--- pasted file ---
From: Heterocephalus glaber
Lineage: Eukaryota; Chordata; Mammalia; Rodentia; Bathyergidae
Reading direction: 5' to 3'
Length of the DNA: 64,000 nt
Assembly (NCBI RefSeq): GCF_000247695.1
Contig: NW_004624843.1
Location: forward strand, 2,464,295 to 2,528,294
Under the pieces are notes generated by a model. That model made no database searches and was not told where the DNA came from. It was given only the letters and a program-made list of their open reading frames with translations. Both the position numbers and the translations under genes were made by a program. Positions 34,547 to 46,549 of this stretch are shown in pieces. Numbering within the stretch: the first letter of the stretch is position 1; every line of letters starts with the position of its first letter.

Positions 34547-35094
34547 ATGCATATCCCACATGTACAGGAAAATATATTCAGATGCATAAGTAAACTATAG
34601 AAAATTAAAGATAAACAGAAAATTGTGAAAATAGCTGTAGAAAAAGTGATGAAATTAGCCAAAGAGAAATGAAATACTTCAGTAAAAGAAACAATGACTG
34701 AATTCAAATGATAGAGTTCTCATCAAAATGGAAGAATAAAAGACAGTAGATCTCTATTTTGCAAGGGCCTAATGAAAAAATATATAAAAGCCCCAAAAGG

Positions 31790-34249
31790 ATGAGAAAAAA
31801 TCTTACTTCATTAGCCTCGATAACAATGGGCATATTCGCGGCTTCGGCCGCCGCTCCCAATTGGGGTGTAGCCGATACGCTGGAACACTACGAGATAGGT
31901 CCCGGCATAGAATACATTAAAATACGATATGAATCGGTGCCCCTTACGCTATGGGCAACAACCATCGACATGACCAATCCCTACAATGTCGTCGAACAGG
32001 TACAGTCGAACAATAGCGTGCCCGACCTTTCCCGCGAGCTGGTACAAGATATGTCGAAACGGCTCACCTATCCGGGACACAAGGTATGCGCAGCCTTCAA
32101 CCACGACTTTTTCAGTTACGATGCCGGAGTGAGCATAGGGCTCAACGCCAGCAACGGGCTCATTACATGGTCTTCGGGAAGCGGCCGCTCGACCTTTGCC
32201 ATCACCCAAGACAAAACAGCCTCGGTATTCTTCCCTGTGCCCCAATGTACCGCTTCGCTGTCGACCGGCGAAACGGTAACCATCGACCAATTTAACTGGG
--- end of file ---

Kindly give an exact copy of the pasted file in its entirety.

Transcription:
From: Heterocephalus glaber
Lineage: Eukaryota; Chordata; Mammalia; Rodentia; Bathyergidae
Reading direction: 5' to 3'
Length of the DNA: 64,000 nt
Assembly (NCBI RefSeq): GCF_000247695.1
Contig: NW_004624843.1
Location: forward strand, 2,464,295 to 2,528,294
Under the pieces are notes generated by a model. That model made no database searches and was not told where the DNA came from. It was given only the letters and a program-made list of their open reading frames with translations. Both the position numbers and the translations under genes were made by a program. Positions 34,547 to 46,549 of this stretch are shown in pieces. Numbering within the stretch: the first letter of the stretch is position 1; every line of letters starts with the position of its first letter.

Positions 34547-35094
34547 ATGCATATCCCACATGTACAGGAAAATATATTCAGATGCATAAGTAAACTATAG
34601 AAAATTAAAGATAAACAGAAAATTGTGAAAATAGCTGTAGAAAAAGTGATGAAATTAGCCAAAGAGAAATGAAATACTTCAGTAAAAGAAACAATGACTG
34701 AATTCAAATGATAGAGTTCTCATCAAAATGGAAGAATAAAAGACAGTAGATCTCTATTTTGCAAGGGCCTAATGAAAAAATATATAAAAGCCCCAAAAGG

Positions 31790-34249
31790 ATGAGAAAAAA
31801 TCTTACTTCATTAGCCTCGATAACAATGGGCATATTCGCGGCTTCGGCCGCCGCTCCCAATTGGGGTGTAGCCGATACGCTGGAACACTACGAGATAGGT
31901 CCCGGCATAGAATACATTAAAATACGATATGAATCGGTGCCCCTTACGCTATGGGCAACAACCATCGACATGACCAATCCCTACAATGTCGTCGAACAGG
32001 TACAGTCGAACAATAGCGTGCCCGACCTTTCCCGCGAGCTGGTACAAGATATGTCGAAACGGCTCACCTATCCGGGACACAAGGTATGCGCAGCCTTCAA
32101 CCACGACTTTTTCAGTTACGATGCCGGAGTGAGCATAGGGCTCAACGCCAGCAACGGGCTCATTACATGGTCTTCGGGAAGCGGCCGCTCGACCTTTGCC
32201 ATCACCCAAGACAAAACAGCCTCGGTATTCTTCCCTGTGCCCCAATGTACCGCTTCGCTGTCGACCGGCGAAACGGTAACCATCGACCAATTTAACTGGG